Theologians to tackle cruelty as a major world problem

By staff writers
1 Dec 2006

Theologians to tackle cruelty as a major world problem

-01/12/06

Some 25 theologians from all over the world will gather on 5-8 December 2006 in Cret-Berard (near Lausanne, Switzerland), to discuss why and to what extent the persistence of cruelty can be considered as an important theme for theological reflection.

The issue could not be more urgent, say the organisers - representing recognised international Christian bodies. The treatment of political detainees in Iraq and Guantanamo, Lebanon caught between Hezbollah and Israel, current and past genocides, atrocities against the Dalits, the use of rape as a war weapon, various forms of terrorism and counter-terrorism, torture, xenophobia and racism, domestic violence - all are instances where cruelty shows its ugly face.

What is cruelty? Is it a truly new theological issue? What does it do to the humanity of the victim as well as of the perpetrator? How does cruelty make reconciliation a hard and complex process as its "contagious" trauma results in endless cycles of violence? And most important, how can churches respond to the different manifestations of cruelty? These are some of the key questions to be examined.

Organized by the World Council of Churches (WCC) and the Evangelical Lutheran Church in America (ELCA), the gathering of theologians will address the issue of cruelty beyond its common portrayal as a mere behavioural trait - a perspective which relegates it to the realm of psychology.

They will also focus on the often ignored fact that cultures, traditions as well as social, economical and political structures have themselves been cruel, as well as creating an ethos that "enables" people to become cruel.

Twelve case studies from different contexts and perspectives will provide the basis for theological debate. The studies are about terrorism and counter-terrorism, torture, genocide, apartheid, racism, rape used as weapon, sex trafficking, military occupation, casteism, and violence against women.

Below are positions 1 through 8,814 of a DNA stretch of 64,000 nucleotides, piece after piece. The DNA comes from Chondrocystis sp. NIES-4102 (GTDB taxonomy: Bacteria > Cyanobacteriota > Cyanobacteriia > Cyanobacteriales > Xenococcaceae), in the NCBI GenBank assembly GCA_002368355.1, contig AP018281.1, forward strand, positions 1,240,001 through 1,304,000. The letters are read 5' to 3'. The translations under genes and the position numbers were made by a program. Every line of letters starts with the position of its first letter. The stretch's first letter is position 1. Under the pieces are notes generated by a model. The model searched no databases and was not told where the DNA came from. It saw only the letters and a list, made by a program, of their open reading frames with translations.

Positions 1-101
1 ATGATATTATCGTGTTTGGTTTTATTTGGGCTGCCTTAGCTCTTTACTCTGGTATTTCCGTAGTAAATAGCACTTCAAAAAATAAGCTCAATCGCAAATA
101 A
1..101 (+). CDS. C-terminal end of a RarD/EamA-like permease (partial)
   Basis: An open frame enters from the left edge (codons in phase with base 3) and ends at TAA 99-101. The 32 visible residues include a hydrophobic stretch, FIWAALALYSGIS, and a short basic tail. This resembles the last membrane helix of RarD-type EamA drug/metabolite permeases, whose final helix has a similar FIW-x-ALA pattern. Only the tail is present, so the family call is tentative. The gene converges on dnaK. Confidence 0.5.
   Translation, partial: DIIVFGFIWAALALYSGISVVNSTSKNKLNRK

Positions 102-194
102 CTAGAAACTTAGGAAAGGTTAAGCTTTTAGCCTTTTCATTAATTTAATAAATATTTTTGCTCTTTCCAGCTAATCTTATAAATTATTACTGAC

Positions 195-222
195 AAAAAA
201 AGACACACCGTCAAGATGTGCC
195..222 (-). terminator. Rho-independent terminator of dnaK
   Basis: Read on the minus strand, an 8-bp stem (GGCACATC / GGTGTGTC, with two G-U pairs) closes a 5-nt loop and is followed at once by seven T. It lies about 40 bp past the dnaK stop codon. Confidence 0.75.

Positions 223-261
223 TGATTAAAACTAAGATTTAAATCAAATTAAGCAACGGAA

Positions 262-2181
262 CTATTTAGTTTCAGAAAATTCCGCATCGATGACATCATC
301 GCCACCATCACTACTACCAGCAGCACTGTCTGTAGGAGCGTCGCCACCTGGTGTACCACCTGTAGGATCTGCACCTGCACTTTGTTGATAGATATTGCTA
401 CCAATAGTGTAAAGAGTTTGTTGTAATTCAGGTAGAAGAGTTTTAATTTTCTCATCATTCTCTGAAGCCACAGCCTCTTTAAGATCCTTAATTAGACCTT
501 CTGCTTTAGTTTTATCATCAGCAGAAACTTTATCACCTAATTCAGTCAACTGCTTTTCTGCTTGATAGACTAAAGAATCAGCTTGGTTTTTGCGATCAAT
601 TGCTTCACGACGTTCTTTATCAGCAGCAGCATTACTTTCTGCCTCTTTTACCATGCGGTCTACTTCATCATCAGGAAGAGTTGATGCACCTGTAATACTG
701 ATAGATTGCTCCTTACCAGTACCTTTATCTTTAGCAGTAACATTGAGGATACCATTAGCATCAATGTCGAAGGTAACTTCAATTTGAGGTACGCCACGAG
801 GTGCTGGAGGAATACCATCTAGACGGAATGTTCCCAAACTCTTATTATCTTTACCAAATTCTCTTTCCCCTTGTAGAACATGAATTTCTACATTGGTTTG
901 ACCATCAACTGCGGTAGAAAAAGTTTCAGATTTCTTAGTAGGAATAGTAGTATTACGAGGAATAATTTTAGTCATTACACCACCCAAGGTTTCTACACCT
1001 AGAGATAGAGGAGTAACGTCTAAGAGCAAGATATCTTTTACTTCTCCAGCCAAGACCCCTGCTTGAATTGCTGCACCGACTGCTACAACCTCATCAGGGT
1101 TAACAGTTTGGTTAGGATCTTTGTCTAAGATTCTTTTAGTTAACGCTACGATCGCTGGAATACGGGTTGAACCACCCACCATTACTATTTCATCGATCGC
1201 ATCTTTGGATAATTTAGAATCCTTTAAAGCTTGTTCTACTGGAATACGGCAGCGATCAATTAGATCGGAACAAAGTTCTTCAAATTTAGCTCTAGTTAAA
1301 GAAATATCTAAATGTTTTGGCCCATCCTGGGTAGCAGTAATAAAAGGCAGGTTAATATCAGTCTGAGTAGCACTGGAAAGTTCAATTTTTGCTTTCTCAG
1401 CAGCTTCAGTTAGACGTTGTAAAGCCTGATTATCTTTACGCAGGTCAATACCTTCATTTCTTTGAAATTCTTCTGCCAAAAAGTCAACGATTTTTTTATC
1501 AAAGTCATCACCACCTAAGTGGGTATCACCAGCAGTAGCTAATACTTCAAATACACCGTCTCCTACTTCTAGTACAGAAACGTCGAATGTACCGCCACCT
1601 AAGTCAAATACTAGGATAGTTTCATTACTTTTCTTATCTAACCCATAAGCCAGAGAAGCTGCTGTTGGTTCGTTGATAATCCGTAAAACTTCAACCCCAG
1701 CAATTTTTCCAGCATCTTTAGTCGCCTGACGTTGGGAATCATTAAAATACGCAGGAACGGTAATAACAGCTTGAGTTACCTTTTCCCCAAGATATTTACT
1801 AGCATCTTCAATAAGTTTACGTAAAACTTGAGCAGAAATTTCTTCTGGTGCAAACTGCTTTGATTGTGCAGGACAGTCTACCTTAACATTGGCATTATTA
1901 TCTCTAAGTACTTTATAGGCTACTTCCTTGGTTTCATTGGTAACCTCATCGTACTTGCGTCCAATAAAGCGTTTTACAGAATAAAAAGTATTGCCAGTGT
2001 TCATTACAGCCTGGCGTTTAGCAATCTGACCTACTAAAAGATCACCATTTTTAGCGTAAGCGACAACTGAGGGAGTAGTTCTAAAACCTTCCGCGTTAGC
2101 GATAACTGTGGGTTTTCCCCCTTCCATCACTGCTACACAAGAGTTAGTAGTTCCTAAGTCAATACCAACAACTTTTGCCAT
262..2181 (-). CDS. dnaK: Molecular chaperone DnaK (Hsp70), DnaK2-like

In all these cases, discussion will focus on lessons from communities struggling in and resisting situations of cruelty, in order to explore a new theology of the cross which, overcoming victimhood, encompasses kindness, mercy and forgiveness, and enables churches to respond to the phenomenon with a renewed understanding of reconciliation.

The consultation, A theological reflection on cruelty, the ugly face of violence, is part of WCC Faith and Order work to facilitate theological reflection on peace within the context of its Decade to Overcome Violence.

Some 25 theologians from all over the world will gather on 5-8 December 2006 in Cret-Berard (near Lausanne, Switzerland), to discuss why and to what extent the persistence of cruelty can be considered as an important theme for theological reflection.

The issue could not be more urgent, say the organisers - representing recognised international Christian bodies. The treatment of political detainees in Iraq and Guantanamo, Lebanon caught between Hezbollah and Israel, current and past genocides, atrocities against the Dalits, the use of rape as a war weapon, various forms of terrorism and counter-terrorism, torture, xenophobia and racism, domestic violence - all are instances where cruelty shows its ugly face.

What is cruelty? Is it a truly new theological issue? What does it do to the humanity of the victim as well as of the perpetrator? How does cruelty make reconciliation a hard and complex process as its "contagious" trauma results in endless cycles of violence? And most important, how can churches respond to the different manifestations of cruelty? These are some of the key questions to be examined.

Organized by the World Council of Churches (WCC) and the Evangelical Lutheran Church in America (ELCA), the gathering of theologians will address the issue of cruelty beyond its common portrayal as a mere behavioural trait - a perspective which relegates it to the realm of psychology.

They will also focus on the often ignored fact that cultures, traditions as well as social, economical and political structures have themselves been cruel, as well as creating an ethos that "enables" people to become cruel.

Twelve case studies from different contexts and perspectives will provide the basis for theological debate. The studies are about terrorism and counter-terrorism, torture, genocide, apartheid, racism, rape used as weapon, sex trafficking, military occupation, casteism, and violence against women.

In all these cases, discussion will focus on lessons from communities struggling in and resisting situations of cruelty, in order to explore a new theology of the cross which, overcoming victimhood, encompasses kindness, mercy and forgiveness, and enables churches to respond to the phenomenon with a renewed understanding of reconciliation.

The consultation, A theological reflection on cruelty, the ugly face of violence, is part of WCC Faith and Order work to facilitate theological reflection on peace within the context of its Decade to Overcome Violence.

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